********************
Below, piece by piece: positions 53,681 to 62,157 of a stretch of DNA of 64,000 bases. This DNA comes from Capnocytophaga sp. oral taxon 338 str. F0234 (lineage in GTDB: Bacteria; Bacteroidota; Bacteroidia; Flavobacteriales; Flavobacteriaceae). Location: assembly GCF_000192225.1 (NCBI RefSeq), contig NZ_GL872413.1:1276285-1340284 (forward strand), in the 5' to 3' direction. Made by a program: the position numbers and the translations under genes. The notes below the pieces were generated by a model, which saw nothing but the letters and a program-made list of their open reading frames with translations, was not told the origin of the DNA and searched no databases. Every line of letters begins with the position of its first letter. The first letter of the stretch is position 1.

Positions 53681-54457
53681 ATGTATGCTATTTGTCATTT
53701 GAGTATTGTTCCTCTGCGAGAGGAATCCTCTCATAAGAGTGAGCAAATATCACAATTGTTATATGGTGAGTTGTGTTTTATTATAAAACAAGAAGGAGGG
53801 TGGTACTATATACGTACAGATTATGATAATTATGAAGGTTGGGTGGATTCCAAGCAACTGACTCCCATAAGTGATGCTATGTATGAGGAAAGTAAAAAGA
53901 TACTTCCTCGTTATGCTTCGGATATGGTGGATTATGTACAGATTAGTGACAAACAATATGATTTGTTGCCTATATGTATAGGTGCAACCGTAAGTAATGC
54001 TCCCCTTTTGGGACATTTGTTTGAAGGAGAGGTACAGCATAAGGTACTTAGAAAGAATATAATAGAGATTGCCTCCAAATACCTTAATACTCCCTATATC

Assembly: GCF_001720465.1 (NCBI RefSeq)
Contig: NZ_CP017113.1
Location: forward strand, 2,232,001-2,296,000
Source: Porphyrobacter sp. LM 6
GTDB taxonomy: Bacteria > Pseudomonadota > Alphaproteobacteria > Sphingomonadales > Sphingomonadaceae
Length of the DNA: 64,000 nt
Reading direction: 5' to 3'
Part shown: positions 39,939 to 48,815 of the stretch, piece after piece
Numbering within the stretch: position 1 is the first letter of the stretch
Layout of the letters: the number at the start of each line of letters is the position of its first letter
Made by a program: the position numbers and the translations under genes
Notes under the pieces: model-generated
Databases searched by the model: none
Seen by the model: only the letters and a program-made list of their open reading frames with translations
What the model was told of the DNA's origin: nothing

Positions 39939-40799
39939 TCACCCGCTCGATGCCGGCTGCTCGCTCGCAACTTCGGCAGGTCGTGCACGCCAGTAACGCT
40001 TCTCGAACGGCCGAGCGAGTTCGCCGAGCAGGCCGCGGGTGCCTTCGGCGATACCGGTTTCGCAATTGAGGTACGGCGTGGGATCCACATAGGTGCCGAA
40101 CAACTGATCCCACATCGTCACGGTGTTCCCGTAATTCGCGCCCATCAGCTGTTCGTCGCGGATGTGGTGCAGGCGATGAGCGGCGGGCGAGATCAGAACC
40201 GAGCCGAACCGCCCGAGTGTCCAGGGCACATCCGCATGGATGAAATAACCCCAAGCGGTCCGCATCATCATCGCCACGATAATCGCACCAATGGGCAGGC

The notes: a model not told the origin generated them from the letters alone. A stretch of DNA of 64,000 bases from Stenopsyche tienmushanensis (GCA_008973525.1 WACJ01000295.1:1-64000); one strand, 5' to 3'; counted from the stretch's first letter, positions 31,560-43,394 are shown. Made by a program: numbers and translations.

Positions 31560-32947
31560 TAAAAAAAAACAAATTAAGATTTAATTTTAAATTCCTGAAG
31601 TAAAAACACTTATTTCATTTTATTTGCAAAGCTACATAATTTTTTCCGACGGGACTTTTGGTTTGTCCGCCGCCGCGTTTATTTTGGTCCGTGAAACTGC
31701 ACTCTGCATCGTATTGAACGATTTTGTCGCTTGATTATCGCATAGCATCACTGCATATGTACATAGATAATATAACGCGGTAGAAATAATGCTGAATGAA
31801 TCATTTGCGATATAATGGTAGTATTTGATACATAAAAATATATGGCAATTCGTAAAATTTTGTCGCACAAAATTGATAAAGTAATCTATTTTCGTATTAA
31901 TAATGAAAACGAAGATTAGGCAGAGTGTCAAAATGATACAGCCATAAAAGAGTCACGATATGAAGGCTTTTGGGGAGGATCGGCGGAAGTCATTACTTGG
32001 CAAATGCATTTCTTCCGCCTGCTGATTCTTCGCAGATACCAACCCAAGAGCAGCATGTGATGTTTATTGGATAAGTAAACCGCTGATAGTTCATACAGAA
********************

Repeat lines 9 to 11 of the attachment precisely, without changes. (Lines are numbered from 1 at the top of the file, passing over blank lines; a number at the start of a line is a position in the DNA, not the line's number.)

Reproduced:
Contig: NZ_CP017113.1
Location: forward strand, 2,232,001-2,296,000
Source: Porphyrobacter sp. LM 6